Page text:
A team of researchers from the University of Pennsylvania’s School of Engineering and Applied Science, in partnership with scientists from Sandia National Laboratories and Brookhaven National Laboratory, has introduced a computing architecture specifically designed for use in artificial intelligence (AI).
It is hoped the new chip will help usher in a new wave of hardware and software co-design. Until now, the AI industry has been dominated by software companies, due to the unique challenges presented by Big Data, artificial intelligence and machine learning.
Co-led by Deep Jariwala, Assistant Professor in the Department of Electrical and Systems Engineering (ESE), Troy Olsson, Associate Professor in ESE, and Xiwen Liu, a PhD candidate in Jarawala’s Device Research and Engineering Laboratory, the research group has adapted an approach known as compute-in-memory (CIM) for the new chip architecture.
AI presents a major challenge to conventional computing architecture, say the researchers. In standard models, memory storage and computing take place in different parts of the machine, and data must move from an area of storage to a CPU or GPU for processing.
CIM architectures reduce transfer time and minimise energy consumption by processing and storing data in the same place. The team’s new CIM design - the subject of a recent study published in Nano Letters - is transistor-free and optimised for Big Data applications.
As AI software continues to develop and the rise of the Internet of Things produces larger data sets, researchers have focused on hardware redesign to deliver improvements in speed and energy usage.
“Even when used in a compute-in-memory architecture, transistors compromise the access time of data,” says Jariwala. “They require a lot of wiring in the overall circuitry of a chip and thus use time, space and energy in excess of what we would want for AI applications. The beauty of our transistor-free design is that it is simple, small and quick and it requires very little energy.”
Mobile tech and wearable devices can benefit from new chip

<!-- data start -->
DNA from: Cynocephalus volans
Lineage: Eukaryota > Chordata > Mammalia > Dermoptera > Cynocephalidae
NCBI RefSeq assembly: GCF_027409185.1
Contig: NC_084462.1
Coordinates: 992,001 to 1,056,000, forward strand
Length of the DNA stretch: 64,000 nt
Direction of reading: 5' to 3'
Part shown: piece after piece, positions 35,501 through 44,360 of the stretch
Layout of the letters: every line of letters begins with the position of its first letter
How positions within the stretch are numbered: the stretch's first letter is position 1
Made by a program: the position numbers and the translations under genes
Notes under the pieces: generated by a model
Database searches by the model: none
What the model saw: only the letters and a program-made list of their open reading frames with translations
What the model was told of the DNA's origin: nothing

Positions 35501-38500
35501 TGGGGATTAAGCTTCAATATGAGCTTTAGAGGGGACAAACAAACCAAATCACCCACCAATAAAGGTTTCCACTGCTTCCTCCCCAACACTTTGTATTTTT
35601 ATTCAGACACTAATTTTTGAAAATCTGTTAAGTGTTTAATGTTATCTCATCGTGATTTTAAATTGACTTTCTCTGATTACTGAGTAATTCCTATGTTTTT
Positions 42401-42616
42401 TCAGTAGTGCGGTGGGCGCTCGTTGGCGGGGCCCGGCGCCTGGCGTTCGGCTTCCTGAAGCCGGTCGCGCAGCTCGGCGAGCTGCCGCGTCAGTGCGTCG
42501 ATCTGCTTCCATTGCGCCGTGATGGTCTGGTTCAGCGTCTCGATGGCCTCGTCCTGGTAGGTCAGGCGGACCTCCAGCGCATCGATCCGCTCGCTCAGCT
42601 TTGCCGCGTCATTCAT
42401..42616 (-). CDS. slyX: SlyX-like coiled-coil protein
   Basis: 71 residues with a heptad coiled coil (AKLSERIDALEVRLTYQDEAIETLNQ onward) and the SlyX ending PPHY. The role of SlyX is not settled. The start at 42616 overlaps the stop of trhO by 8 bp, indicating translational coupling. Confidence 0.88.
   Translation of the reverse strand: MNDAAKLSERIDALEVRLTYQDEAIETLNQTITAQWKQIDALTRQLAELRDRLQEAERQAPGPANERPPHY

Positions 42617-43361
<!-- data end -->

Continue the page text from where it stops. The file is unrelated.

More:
The advance is not only at the circuit-level design, say researchers, and the new computing architecture builds on the team’s earlier work in materials science focused on a semiconductor known as scandium-alloyed aluminium nitride (AlScN).
“One of this material’s key attributes is that it can be deposited at temperatures low enough to be compatible with silicon foundries,” says Olsson. “Most ferroelectric materials require much higher temperatures. AlScN’s special properties mean our demonstrated memory devices can go on top of the silicon layer in a vertical hetero-integrated stack.”
Olsson compares this to a multistory parking lot with a hundred-car capacity and a hundred individual parking spaces spread out over a wider space. “The same is the case for information and devices in a highly miniaturised chip like ours,” he explains. “This efficiency is as important for applications that require resource constraints, such as mobile or wearable devices, as it is for applications that are extremely energy intensive, such as data centres.”
In 2021, the team established the viability of the AlScN as a compute-in-memory powerhouse. In the most recent study debuting the transistor-free design, the team observed that their CIM ferrodiode may be able to perform up to 100 times faster than a conventional computing architecture.
“It is important to realise that all of the AI computing that is currently done is software-enabled on a silicon hardware architecture designed decades ago,” says Jariwala. “This is why artificial intelligence as a field has been dominated by computer and software engineers. Fundamentally redesigning hardware for AI is going to be the next big game changer in semiconductors and microelectronics. The direction we are going in now is that of hardware and software co-design.”